White House

Who Said It, Obama or Nixon?

The answer will be both when Obama delivers a State of the Union speech that uses language of past presidents.

National Journal
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George E. Condon Jr.
Jan. 26, 2014, 10:05 a.m.

When Pres­id­ent Obama be­gins his State of the Uni­on ad­dress Tues­day night, listen closely and you’ll hear echoes of Richard Nix­on, Jimmy Carter, and many of the pres­id­ents who pre­ceded him to the po­di­um. Listen par­tic­u­larly hard when he says the word “new.” For when it comes to this an­nu­al ad­dress there is no word more favored by this pres­id­ent — and all his pre­de­cessors — than “new.”

In his pre­vi­ous four State of the Uni­on speeches, it popped up 132 times, top­ping out at 42 in­stances in 2011 and 34 last year. And that doesn’t even rank Obama at the top of the pres­id­en­tial heap over the last six dec­ades. Pres­id­ent Clin­ton was the cham­pi­on of “new” with 275 us­ages, in­clud­ing 53 in his 1998 ad­dress. Dwight Eis­en­hower was next with 171 cita­tions, then Obama, fol­lowed by Nix­on with 119 and George W. Bush with 101. At the bot­tom is Carter with only 36 “news” in his three speeches. Sur­pris­ingly, it was a two-term pres­id­ent, Ron­ald Re­agan, who shunned al­most all things “new” in his speeches. Re­agan said the word only 42 times in sev­en ad­dresses.

Ex­cept for Re­agan, all of the last 11 pres­id­ents have tried to use their an­nu­al trip to Cap­it­ol Hill to ap­pear act­iv­ist, en­gaged, and for­ward-look­ing — all things that speech­writers try to cap­ture with the word “new.” Com­bine that with pres­id­en­tial envy of Woo­drow Wilson’s New Free­dom, Frank­lin D. Roosevelt’s New Deal, and John F. Kennedy’s New Fron­ti­er, and you’ve got dozens of failed at­tempts to sell fresh and snappy terms.

But, as Obama has learned, “new” doesn’t al­ways mean new. Pres­id­ents — some­times without even real­iz­ing it — bor­row phrases and ideas from their pre­de­cessors. Ex­pect to hear this pres­id­ent use his speech this year to push Con­gress to make 2014 “a year of ac­tion.” It’s a phrase he pre­viewed earli­er this month. But there is noth­ing new here. It is bor­rowed. Cred­it Nix­on for this one. In his State of the Uni­on in 1972, he com­plained that Con­gress had ig­nored his le­gis­lat­ive agenda over the past 12 months. That, he said, had been “a year of con­sid­er­a­tion.” But, he ad­ded, “Now, let us join in mak­ing 1972 a year of ac­tion on them, ac­tion by the Con­gress, for the na­tion, and for the people of Amer­ica.”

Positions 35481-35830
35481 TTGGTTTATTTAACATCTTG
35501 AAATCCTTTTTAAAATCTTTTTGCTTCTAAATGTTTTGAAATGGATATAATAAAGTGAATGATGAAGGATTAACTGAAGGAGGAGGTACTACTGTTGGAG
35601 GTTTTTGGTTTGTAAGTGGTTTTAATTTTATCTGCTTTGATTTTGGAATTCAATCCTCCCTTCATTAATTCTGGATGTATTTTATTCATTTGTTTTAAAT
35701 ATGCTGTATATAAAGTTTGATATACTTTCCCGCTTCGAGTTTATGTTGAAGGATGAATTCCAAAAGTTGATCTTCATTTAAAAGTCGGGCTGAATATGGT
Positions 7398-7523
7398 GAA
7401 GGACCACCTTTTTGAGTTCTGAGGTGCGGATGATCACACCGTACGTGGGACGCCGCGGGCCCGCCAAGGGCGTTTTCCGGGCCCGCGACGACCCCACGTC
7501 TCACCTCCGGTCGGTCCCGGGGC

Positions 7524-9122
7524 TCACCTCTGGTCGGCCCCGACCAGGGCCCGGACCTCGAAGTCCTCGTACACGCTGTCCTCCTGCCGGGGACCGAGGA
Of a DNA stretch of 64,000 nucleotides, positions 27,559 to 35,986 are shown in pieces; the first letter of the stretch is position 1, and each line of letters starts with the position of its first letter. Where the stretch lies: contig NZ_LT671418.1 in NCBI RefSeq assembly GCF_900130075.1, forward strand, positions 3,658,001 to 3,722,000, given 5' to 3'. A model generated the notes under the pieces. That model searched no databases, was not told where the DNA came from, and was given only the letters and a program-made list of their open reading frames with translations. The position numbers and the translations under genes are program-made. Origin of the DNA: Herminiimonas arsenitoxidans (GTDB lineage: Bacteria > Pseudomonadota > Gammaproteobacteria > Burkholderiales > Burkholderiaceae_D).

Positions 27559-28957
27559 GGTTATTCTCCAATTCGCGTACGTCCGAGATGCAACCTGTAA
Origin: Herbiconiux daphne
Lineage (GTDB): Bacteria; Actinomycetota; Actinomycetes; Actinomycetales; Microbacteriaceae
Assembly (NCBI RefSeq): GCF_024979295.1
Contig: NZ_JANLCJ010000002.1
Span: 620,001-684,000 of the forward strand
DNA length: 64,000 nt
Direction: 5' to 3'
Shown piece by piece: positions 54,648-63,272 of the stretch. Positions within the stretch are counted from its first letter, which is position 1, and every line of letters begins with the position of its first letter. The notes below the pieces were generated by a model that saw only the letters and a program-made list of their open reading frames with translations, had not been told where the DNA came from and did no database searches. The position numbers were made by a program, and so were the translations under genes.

Pres­id­ents are “al­ways look­ing for a simple, easy-to-re­mem­ber mes­sage on top of all their policy pro­pos­als,” said Wil­li­am Gal­ston, Clin­ton’s chief do­mest­ic policy ad­viser. “Something that not only gives some rhet­or­ic­al lift but gives the people listen­ing to the speech the im­pres­sion that it all ties to­geth­er, that all these spe­cif­ic ideas are in pur­suit of a com­mon goal or a com­mon vis­ion.” Gal­ston ad­ded, “Un­der­ly­ing that is the mes­sage of lead­er­ship — ‘Hey, I know what I am do­ing. I am here for a pur­pose. I’m a clear-eyed, goal-ori­ented, mis­sion-ori­ented lead­er.’ And a good slo­gan can con­vey all of that.”

That has giv­en us Clin­ton’s New Cov­en­ant, Nix­on’s New Fed­er­al­ism, and Carter’s New Found­a­tion, all terms un­veiled in a State of the Uni­on ad­dress. Carter’s was per­haps the most un­for­tu­nate in 1979. He used the term five times and the word “found­a­tion” 13 times. But only three days later — after much mock­ing that a “new found­a­tion” had something to do with wo­men’s un­der­gar­ments — Carter cast the cam­paign aside, telling re­port­ers, “I doubt it will sur­vive. We are not try­ing to es­tab­lish this as a per­man­ent slo­gan. It was the theme that was es­tab­lished … for one State of the Uni­on speech.” For­get that the White House had, in­deed, been selling it as a per­man­ent slo­gan.

Just as ad­vert­isers now use the Su­per Bowl to un­veil new products, pres­id­ents use the State of the Uni­on to pitch new slo­gans. Some that have failed al­most as miser­ably as New Found­a­tion in re­cent dec­ades have been New Part­ner­ship (offered by at least four pres­id­ents), New Fed­er­al­ism, New Be­gin­nings, New Road, New Ap­proach (paired by three pres­id­ents with policy to­ward Lat­in Amer­ica), New Dir­ec­tion, New Amer­ic­an Re­volu­tion, New Bal­ance, New Spir­it, New Spir­it of Part­ner­ship, New Chal­lenge, and New Cov­en­ant.

There has been so much re­pe­ti­tion that even Carter’s un­la­men­ted New Found­a­tion was re­cycled by none oth­er than the cur­rent pres­id­ent. In his first in­aug­ur­al ad­dress, Obama de­clared, “The state of our eco­nomy calls for ac­tion: bold and swift. And we will act not only to cre­ate new jobs but to lay a New Found­a­tion for growth.” Obama then de­voted a later speech to the concept of a New Found­a­tion and used the phrase dozens of times un­til the White House be­came con­vinced nobody knew what it meant and switched to “Win the Fu­ture.”

He is hop­ing for bet­ter luck with his bor­rowed “Year of Ac­tion.”


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